So when I stumbled across this video today it stirred something inside my too afraid, too academic, too safe, too lazy soul. I want this energy again. I want to say the things Mike says here, I want to go full tilt bore into brave, courageous ministry that begets brave, courageous future ministers. Who's with me?

Friday, February 10, 2012

I had a fight on facebook.

Long ago, I was a social worker for the state. It was, without exaggerating, the most awful job ever. I worked with amazing, dedicated people who tried so hard, despite their enormous, impossible workloads. But as hard and discouraging as it was, I did okay for the most part, and I kept my cool, almost always. One worker told me that I was "human prozac" and I really have taken pride in that, as weird as it may seem. I want to be even-keel, and I don't want to fly off the handle unnecessarily, and I don't want to tilt at windmills.
But I've been growing a little uncomfortable with my closed-mouthness. As much as I don't want to be a screaming mimi, I also don't want to be the kind of person who doesn't speak up against injustices.
Meanwhile, along comes facebook and I have read plenty of arguments and debates since joining up. Some of them are intelligent and persuasive, but mostly it's people who are sure of their opinions, becoming only more sure. And I have been, to my best effort, inscrutable in my facebook postings. I stay out of arguments, I very rarely even hint at my political proclivities, and I don't leave slam comments on even the stupidest statuses.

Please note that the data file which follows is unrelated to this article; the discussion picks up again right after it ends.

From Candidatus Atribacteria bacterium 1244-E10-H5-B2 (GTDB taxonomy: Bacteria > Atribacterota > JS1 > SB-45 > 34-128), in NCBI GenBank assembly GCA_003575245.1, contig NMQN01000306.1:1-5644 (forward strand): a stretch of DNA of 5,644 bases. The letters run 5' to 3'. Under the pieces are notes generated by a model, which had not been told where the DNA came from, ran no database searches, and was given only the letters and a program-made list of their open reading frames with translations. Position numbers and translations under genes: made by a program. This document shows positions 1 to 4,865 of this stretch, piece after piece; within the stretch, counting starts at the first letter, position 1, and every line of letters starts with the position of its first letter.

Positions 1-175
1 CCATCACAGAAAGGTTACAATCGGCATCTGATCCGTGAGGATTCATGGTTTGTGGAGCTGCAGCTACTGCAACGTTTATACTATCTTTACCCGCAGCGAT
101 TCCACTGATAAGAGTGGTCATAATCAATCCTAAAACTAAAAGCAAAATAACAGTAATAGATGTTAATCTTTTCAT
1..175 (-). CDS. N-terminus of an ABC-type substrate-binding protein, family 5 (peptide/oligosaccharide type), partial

This week though, I posted an article about the Cardinal's threat against our health insurance (see, even "threat" is not a word I would have used before this week, I know it is inflammatory), and a little debate opened up on my status' comments. Because I couldn't hold back, I answered their comments, stood my ground, and at one point, got a pretty cranky. Finally, after concluding that this would go nowhere I was comfortable with, I ended the conversation.
I'm not a fighter, and I don't debate, but very very verrrrrry rarely. But if I were to fight, then my weapon of choice would be words. So I'm careful not to get into any sqabbles. I remember working at a residential school with teenage boys, talking in group about fights. One boy said "what would you do?? What would you do if they challenged you like that??" I said "I'd run like hell." (Truth is, I can't run either. I'd probably just curl up and hope they wouldn't pull out my hair.)
Anyway, so here I am with a less-than pristine facebook wall, and I'm wondering... should I delete the whole thing? Lots of people have already seen it. I stand by what I said (if not my crankiness) and feel good about standing up for something, even if it finally took something bad coming to me personally for me to finally speak... I do feel conflicted about that.
Well, we shall see. I'm not sure that I want this black mark on my facebook timeline, but I want to be sure about the message behind taking it down. Yeah, I think I'm going to take it down. But I'm not sure why...
photo credit

Tuesday, February 07, 2012

At the Crossroads